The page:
Adaptation to Climate Change through Effective Water Governance in Ecuador
Ecuador is well known for its beautiful and rugged topography and has an extreme diversity of climates that range from high altitude glaciers to tropical rain forests in the Amazon and dry tropical forest on the Pacific Coast. Some of these areas show a greater sensitivity to climate change, or will undergo rapid changes as a result of climate change. Water is a defining factor in this process. In Ecuador melting glaciers and irregular rainfall have already begun affecting available power, agricultural production and drinking-water supplies.
Addressing these problems, the "Adapting to Climate Change through Effective Water Governance in Ecuador" project aims to increase the adaptive capacities of water resource management in the agriculture and the energy sector through sound water governance arrangements, information management and flexible financial mechanisms to promote local innovation towards sustainable water management. The project’s overall goal is to reduce Ecuador’s vulnerability to climate change and increase resilience through improved access to timely and accurate climate data. The project will mainstream climate change adaptation into water management practices in Ecuador through the integration of climate change risk of the water sector into key national and local development plans, the implementation of adaptation measures, and information management and knowledge brokering.
Given its geographical location and rugged topography, Ecuador is a highly vulnerable country to impacts of climate change (UNFCCC First National Communication, Quito, 2000). Periodic El Niño events, particularly those of 1982-83 and 1997-98, have demonstrated the catastrophic effects of climate variability in the country. This high degree of exposure, combined with the vulnerability of key economic sectors such as agriculture, health, energy, water resources, coastal resources, fisheries, infrastructure and tourism, reinforces the notion that Ecuador is a country particularly vulnerable to climate change.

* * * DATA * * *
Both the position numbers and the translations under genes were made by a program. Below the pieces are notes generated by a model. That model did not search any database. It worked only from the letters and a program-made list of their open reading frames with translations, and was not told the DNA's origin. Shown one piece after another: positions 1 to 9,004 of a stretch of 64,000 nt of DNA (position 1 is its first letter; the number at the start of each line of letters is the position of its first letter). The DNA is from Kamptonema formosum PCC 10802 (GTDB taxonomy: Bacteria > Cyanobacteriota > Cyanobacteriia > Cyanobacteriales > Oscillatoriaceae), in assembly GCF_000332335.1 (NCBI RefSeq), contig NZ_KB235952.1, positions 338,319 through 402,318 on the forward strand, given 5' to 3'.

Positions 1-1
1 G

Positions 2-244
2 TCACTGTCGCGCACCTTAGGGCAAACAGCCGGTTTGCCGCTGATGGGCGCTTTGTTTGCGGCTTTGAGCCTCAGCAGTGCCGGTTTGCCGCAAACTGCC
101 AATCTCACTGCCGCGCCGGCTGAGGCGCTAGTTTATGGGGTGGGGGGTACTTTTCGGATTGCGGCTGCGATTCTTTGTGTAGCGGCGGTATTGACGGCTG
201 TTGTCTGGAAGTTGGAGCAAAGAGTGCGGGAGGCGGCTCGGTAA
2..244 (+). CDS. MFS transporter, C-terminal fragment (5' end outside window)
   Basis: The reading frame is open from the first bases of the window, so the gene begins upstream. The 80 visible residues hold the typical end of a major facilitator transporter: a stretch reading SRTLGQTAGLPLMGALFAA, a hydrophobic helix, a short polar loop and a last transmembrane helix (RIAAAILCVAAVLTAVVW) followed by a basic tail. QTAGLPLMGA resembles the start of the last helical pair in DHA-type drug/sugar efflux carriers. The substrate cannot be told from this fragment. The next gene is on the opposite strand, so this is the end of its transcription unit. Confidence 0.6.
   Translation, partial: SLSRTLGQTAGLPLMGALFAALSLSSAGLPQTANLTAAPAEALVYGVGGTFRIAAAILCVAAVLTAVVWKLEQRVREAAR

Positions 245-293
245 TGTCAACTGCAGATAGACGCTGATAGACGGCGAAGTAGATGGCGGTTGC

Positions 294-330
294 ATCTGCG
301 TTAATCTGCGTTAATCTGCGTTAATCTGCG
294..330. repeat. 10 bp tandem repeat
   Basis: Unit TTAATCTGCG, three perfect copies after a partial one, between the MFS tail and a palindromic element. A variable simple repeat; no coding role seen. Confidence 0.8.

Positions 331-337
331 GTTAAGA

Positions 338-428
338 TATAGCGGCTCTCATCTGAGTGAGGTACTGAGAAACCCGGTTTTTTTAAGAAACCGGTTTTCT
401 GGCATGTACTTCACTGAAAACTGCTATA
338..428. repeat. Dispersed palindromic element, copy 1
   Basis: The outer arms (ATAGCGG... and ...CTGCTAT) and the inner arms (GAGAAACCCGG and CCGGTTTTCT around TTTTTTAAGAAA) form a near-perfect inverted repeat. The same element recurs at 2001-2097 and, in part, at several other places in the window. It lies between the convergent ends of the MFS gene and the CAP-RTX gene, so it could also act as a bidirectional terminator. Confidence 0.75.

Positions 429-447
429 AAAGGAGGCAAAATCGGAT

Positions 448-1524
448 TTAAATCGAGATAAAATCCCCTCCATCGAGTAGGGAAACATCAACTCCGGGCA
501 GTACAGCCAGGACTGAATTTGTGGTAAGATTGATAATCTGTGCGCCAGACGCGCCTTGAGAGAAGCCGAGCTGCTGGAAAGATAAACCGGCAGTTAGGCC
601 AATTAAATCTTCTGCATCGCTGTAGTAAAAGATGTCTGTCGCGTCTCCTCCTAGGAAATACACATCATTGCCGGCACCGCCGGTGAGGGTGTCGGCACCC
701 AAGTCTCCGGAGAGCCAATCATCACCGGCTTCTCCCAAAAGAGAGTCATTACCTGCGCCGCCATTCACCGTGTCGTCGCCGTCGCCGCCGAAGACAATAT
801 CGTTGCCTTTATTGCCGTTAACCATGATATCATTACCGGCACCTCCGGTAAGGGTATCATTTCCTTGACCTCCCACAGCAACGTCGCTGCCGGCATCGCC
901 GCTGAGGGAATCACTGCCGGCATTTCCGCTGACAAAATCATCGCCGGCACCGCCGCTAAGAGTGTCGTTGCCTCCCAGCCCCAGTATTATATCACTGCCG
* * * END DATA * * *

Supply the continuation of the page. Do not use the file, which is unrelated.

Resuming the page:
Characterized by extreme diversity of climate zones, Ecuador boasts an extraordinary array of geographical systems that range from high altitude glaciers to tropical rain forests in the Amazon upper tributaries to dry tropical forest on the Pacific Coast, as well as an insular outpost in the Pacific with the Galapagos Islands, a World Heritage Site. Some of these systems show a greater sensitivity to climate change, or at least are considered most likely to undergo rapid changes as a result of climate change, including variability. As highlighted in the Millennium Ecosystem Assessment Summary Report, such ecosystems provide a range of environmental services that are critical to rural livelihoods and urban welfare. As these systems deteriorate due to various direct and indirect factors, including climate change, the quality of environmental goods and services also decreases.
The UNDP country programme (CPO/CPD) in Ecuador (2004-2008) supports the new government’s efforts to reinforce citizen participation and democratic dialogue, combat corruption, reduce poverty and exclusion, and reactivate the economy to create jobs and wealth, as well as improve the environmental security. The natural endowment of Ecuador is summarized in an important natural resource base, an extremely diverse environment, rich and diversified culture and traditions, favourable climatic conditions and a potential access to world markets. This contrasts with the cycle of exclusion and inequality, forcing a majority of Ecuadorians into poverty. UNDP is assisting Ecuador combat poverty by strengthening social protection networks and technical and other resource support for expanding livelihood opportunities